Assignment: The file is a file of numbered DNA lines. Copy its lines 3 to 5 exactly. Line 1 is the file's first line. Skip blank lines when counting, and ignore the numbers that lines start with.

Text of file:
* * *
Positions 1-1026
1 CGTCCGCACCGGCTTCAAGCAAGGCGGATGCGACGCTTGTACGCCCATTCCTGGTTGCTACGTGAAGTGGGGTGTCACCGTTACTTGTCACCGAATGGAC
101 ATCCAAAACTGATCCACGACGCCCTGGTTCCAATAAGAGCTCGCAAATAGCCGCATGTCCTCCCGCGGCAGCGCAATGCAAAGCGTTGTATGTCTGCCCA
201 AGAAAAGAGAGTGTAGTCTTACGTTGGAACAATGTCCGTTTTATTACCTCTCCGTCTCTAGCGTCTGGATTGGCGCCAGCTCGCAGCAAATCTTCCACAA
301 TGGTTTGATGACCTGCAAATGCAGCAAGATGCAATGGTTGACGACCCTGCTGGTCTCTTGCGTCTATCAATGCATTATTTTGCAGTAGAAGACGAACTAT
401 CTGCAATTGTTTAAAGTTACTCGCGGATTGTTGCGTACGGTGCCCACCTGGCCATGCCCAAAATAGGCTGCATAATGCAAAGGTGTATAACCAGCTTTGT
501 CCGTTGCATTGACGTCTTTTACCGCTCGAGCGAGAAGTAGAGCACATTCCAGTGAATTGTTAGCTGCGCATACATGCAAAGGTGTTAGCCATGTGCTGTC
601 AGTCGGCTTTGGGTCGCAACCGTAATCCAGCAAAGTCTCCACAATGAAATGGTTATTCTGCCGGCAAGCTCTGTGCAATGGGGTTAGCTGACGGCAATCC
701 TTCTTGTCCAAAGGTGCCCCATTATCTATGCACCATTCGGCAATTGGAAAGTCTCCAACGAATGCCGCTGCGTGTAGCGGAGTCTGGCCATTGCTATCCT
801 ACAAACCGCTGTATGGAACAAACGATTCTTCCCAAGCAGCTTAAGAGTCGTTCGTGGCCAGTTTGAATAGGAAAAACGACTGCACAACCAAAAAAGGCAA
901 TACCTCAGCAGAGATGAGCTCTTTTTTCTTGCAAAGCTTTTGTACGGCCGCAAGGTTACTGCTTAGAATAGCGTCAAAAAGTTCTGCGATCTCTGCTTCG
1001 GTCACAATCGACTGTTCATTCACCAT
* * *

101 ATCCAAAACTGATCCACGACGCCCTGGTTCCAATAAGAGCTCGCAAATAGCCGCATGTCCTCCCGCGGCAGCGCAATGCAAAGCGTTGTATGTCTGCCCA
201 AGAAAAGAGAGTGTAGTCTTACGTTGGAACAATGTCCGTTTTATTACCTCTCCGTCTCTAGCGTCTGGATTGGCGCCAGCTCGCAGCAAATCTTCCACAA
301 TGGTTTGATGACCTGCAAATGCAGCAAGATGCAATGGTTGACGACCCTGCTGGTCTCTTGCGTCTATCAATGCATTATTTTGCAGTAGAAGACGAACTAT